Monday, March 10, 2008

One Final Note On The Lipa Concert

Sometimes it's nice to receive a confirmation of one's words.

A few weeks ago, in this post, I said the following:

In the past, gedolim used to do first-hand research to discover the facts of a situation before they ruled on it. Yes, there were times that they got it right and there were times they got the facts wrong... but at least they tried to get them.

Today, however, it seems that gedolim simply take their cues from neighborhood zealots. They are fed misinformation about a situation causing them to rule on cases that do not exist. I can think of two examples off the top of my head:

a. The concert ban at hand. Chaim, at Life of Rubin, shows how gedolim are fed misinformation to get them to sign onto bans. One person signed only after he told that there would be mixed seating, when, in fact, the concert is separate seating.

b. The ban on Rabbi Slifkin's books. His books were banned by rabannim who, for the most part, had not even read the books. Even three years later, some of his opponents are still seeking to continue the ban (warning: PDF) based on misinformation and distortions of what he said.

We're all familiar the idea of GIGO -- garbage in, garbage out. In order for a posek to make a ruling on an issue, he has to have first-hand knowledge of the facts of the issue. If you're going to ban the circumstances of a concert, at least make sure that the facts are as they've been presented. If you're going to ban a book, at least make sure that the book actually states what you think it states.

This past Shabbos, the rav of my shul spoke and made the *very* same points that I did (and expanded on them a bit). He pointed out that the ban reflected a very severe lack of Ahavas Yisroel on the part of the askanim. After all, had it been their families' monies at stake, would they have pushed for this ban without so much as a phone call? Even if you want to be extremely generous, and state that their actions were l'shem shamayim (for the sake of Heaven -- motivated purely for the religious good), you can still bet that if it were their families monies, they would have at least tried to contact the producers and performers to express their concerns. They certainly wouldn't have had a ban instituted less than three weeks before the performance when the only possible outcome could be an extreme loss of money. The fact that they did this clearly shows a lack of Ahavas Yisroel on their part.

In addition, he also brought up the issue of the ban itself. Since it's apparent that at least some of the signers of the ban didn't have all the facts, he wonders how such a ban could have been signed. When issuing a p'sak (ruling), a rav has to have the facts of the situation. That means that he has to investigate all the details before issuing a ruling. He can't rely on second hand reports from people with axes to grind. Likewise, he pointed out, if you're going to ban a book, you have to make sure that it says what you think it says. You can't rely on a translation from someone who claims that it says something on page X without seeing it for yourself. Now, I should point out that the rav of my shul has been critical of Rabbi Slifkin and his writings -- but at least I know that he's read the books. He's ascertained that they actually say what it is he is critical of. To do anything else, IMHO, is irresponsible.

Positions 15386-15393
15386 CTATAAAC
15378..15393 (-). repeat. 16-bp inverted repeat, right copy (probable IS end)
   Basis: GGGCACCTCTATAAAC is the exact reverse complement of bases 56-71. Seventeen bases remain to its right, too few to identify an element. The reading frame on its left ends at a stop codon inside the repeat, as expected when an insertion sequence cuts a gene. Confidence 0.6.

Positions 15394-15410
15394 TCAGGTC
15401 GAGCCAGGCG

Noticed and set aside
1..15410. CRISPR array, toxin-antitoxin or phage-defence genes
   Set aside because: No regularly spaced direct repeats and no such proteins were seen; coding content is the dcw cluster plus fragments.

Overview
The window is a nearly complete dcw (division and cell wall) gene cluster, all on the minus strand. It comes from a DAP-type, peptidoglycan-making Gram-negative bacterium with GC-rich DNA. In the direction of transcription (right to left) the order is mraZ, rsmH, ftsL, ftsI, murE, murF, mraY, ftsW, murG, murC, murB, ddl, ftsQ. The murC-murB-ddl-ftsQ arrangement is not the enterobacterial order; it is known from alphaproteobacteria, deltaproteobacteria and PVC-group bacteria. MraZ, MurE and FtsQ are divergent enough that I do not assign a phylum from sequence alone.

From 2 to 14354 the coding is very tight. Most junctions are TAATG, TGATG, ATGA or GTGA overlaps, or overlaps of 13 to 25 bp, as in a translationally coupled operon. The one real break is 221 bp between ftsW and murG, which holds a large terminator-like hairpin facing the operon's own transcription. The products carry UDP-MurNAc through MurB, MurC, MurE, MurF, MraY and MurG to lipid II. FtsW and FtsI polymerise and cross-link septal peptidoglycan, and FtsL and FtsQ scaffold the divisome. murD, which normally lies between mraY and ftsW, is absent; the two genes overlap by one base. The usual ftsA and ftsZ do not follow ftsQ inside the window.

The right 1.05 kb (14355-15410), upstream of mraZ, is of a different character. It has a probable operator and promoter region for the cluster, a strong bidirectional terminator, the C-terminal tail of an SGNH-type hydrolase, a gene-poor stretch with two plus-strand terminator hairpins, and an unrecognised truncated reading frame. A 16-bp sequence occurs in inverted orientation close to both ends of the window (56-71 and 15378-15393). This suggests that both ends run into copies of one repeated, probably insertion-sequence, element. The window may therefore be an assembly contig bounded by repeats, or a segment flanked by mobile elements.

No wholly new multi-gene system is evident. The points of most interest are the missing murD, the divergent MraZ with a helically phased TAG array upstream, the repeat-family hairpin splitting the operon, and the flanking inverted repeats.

The Wolf


Abbi said...

So what was the punchline? How does the community react to such blatant disregard for the halachic process and abject sinat chinam and make sure it doesn't happen again?

-suitepotato- said...

The biggest danger also is wrapped up in the greatest strength. Strange how it works.

On the one hand, the gedolim must always be aware that how they behave and what they do reflects not only on them as a class, not only on rabbis and maggids in general, but on the Torah and Talmud in which they have so much experience and expertise.

One gets the idea that if staring into them for decades gets you a bunch of crazy old men who issue rulings based on hearsay, or reuse bans from some other place entirely and throw a stamp on it, that maybe staring into the Torah is a bad idea.

This is a great and powerful bad thing. Bringing disrepute on Torah scholarship is nothing that the gedolim should ever be guilty of.

On the other hand, once in a while, a gaffe does happen and the response of the people shows the level to which they instinctively understand the danger. Instead of being unquestioning fanatics, they are questioning fanatics. Something is bugging them about this ban for instance, and that shows they see a vast gulf between a proper ban and an improper one. Something doesn't fit their high opinion of how gedolim should conduct business.

This is a good thing. Unfortunately, it is happening way too often. Once in a while tests whether the people are paying attention. Constantly drives the people away from faith.

Anonymous said...

The rabbonim who are considered gedolim are actually ketanim. They are being led around by the nose, by other people. With the Slifkin book affair they put him on the map. After they banned the book everyone went ou to buy it. By now I think the rabbonim are a big joke. The only ones who listen to them are their own followers.

aaron from L.A. said...

ah, for the good old days when "ban" was a deodorant,not an activity for "kanaim" with nothing better to do...

Lion of Zion said...

"This past Shabbos, the rav of my shul spoke and made the *very* same points that I did "

this is a shul in brooklyn?